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Photo: Sina Schuldt/picture alliance via Getty Images

The revelation that hackers tied to Russia managed to penetrate the Treasury, Commerce and Homeland Security departments — at least — will be giving U.S. officials nightmares for a long time.

The big picture: News of the Russia-linked hack, which Reuters broke Sunday, has shaken the government and larger cybersecurity world and led some policymakers to call for retaliation against Russia.

What we know:

  • Who was (probably) behind it. Cyber operators likely working for the SVR, a Russian intelligence service, compromised the software of IT contractor SolarWinds to gain access to these government networks — and have been potentially roaming in them since March.
  • The group's history. The same hacking unit, known as APT 29 or Cozy Bear, hacked prominent cybersecurity vendor FireEye. Cozy Bear was also behind a major compromise in 2014 and 2015 of unclassified email systems at the Pentagon, White House, and State Department.
  • The upper limit of the hack's potential reach: Some 18,000 SolarWinds customers — not individuals, institutions — may have been breached in the campaign, said SolarWinds, likely including currently unnamed “national security agencies and defense contractors,” according to the Wall Street Journal’s Dustin Volz.

What we don't know:

  • What they were after. The hackers appeared to gain access to email systems within Commerce and Treasury, though we don’t know whose emails, nor just how sensitive they are. And it's possible they got deeper into government systems than merely scraping unclassified emails.
  • Whether the hackers are still active in victim networks. Once a determined and capable foreign intelligence service has forced its way into a system, it will seek new avenues to keep on spying even if its initial access points get cut off. We don't know if, or how many, victims' networks, are still compromised.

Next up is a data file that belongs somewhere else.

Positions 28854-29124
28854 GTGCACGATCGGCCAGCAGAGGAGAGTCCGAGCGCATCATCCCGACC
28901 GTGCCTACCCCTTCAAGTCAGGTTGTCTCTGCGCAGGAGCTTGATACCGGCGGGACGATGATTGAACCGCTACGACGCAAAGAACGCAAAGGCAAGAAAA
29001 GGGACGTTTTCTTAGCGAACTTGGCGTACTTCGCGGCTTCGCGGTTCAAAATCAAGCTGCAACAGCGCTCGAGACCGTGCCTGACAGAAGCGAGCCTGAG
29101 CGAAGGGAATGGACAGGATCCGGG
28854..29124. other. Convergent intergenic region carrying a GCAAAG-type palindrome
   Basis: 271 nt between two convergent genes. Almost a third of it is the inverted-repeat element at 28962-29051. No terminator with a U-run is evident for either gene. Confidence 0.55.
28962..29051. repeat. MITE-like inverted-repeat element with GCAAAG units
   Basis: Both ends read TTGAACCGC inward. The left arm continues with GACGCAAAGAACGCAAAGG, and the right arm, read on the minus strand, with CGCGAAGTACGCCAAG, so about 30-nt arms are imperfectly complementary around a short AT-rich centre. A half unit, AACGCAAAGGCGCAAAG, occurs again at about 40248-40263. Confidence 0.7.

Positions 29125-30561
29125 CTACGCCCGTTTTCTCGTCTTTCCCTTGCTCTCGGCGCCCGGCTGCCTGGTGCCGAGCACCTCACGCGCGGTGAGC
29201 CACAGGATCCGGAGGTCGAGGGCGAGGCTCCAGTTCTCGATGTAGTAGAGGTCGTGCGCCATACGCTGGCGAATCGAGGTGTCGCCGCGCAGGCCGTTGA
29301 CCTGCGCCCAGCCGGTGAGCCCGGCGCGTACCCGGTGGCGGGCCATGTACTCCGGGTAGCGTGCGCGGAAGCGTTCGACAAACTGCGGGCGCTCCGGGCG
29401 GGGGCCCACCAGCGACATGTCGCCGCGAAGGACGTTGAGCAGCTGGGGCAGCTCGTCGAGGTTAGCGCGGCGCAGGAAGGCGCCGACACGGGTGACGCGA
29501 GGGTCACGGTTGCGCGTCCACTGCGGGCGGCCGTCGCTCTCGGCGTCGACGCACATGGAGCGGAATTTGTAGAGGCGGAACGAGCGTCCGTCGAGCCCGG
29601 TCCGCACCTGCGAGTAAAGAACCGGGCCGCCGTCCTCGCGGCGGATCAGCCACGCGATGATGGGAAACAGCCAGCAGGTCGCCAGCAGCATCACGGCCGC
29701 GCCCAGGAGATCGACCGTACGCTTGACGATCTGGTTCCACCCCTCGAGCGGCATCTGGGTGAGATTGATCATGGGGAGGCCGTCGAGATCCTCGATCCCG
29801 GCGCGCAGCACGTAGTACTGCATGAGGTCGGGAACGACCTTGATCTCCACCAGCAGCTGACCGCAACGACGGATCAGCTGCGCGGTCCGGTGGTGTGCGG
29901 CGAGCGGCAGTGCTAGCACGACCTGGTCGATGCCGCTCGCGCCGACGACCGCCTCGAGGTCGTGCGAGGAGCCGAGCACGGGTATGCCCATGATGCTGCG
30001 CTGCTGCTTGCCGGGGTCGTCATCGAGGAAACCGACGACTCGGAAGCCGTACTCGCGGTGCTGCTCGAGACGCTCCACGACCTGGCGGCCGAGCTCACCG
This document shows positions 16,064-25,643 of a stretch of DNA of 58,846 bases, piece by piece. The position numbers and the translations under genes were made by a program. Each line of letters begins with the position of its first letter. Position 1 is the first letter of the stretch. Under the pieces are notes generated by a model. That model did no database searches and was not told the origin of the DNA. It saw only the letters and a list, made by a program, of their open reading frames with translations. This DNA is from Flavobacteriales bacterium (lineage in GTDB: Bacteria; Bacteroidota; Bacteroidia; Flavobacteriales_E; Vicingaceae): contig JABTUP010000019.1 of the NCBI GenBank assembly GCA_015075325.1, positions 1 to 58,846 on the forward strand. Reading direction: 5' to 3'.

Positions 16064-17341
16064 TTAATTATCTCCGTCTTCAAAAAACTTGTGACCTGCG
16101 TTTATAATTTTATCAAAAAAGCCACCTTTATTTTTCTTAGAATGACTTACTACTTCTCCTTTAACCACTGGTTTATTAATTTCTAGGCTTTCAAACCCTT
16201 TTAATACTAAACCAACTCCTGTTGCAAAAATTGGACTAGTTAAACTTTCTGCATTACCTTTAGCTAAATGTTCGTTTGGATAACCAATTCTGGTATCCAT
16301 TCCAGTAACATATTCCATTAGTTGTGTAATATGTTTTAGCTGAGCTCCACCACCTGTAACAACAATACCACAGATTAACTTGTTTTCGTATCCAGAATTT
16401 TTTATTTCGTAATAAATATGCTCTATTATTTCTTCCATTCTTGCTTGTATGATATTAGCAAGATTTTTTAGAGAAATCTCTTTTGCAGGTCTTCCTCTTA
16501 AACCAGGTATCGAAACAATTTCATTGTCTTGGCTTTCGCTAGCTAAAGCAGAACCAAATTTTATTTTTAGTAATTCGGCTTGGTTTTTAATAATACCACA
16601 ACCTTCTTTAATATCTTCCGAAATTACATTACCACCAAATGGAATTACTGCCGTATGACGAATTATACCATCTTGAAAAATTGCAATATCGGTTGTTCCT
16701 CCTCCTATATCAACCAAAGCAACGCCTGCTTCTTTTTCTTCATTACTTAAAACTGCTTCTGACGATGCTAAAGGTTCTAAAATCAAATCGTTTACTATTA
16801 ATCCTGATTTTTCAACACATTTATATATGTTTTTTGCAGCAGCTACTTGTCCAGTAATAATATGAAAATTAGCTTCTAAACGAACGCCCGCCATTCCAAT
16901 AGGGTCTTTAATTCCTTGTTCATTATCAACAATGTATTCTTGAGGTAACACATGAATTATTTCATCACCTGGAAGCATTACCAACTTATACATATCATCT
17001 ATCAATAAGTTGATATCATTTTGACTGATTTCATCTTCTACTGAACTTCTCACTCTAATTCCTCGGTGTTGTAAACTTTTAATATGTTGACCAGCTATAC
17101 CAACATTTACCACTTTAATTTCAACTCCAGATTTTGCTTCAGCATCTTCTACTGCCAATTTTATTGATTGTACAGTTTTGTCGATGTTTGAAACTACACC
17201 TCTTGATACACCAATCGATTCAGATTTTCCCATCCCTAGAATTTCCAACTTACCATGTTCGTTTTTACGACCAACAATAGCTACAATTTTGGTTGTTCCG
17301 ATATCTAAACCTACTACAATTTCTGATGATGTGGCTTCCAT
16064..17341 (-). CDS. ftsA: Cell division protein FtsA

• The full list of victims.

Yes, but: It’s a strong bet that there are other shoes waiting to drop.

  • SolarWinds’ customers include “more than 425 of the US Fortune 500,” “all ten of the top ten US telecommunications companies,” “all five branches of the US Military,” “the US Pentagon, State Department, NASA, NSA, Postal Service, NOAA, Department of Justice, and the Office of the President of the United States," and “all five of the top five US accounting firms,” per a page on the company’s website that was recently deleted.

Be smart: As stunning as the hack's apparent success may be, the effort behind it is par for the course in the world of cyberespionage. The general public just rarely gets a glimpse into the machinery of modern spying.

Update: Monday night, the New York Times reported "parts of" the Pentagon were also affected by the attack.

Go deeper

North Korean hackers targeted U.S. security researchers

Illustration: Sarah Grillo/Axios

Suspected North Korean state hackers have been using social engineering schemes to target security researchers, according to researchers with Google’s Threat Analysis Group.

Driving the news: Using platforms "including Twitter, LinkedIn, Telegram, Discord, Keybase and email," the hackers themselves posed as threat researchers in order to build legitimate profiles and backstories.

Dave Lawler, author of World
1 hour ago - World

Globetrotting climate envoy Kerry makes Biden team’s first visit to China

Illustration: Aïda Amer/Axios

John Kerry became the first senior Biden administration official to touch down in China this week. He's also been the first to sit down with a string of world leaders.

Why it matters: Kerry may no longer be secretary of state, but you'd be forgiven for thinking otherwise after a glance at his calendar. The unusual role could make Kerry a foreign policy force multiplier for President Biden, or potentially a source of mixed messages.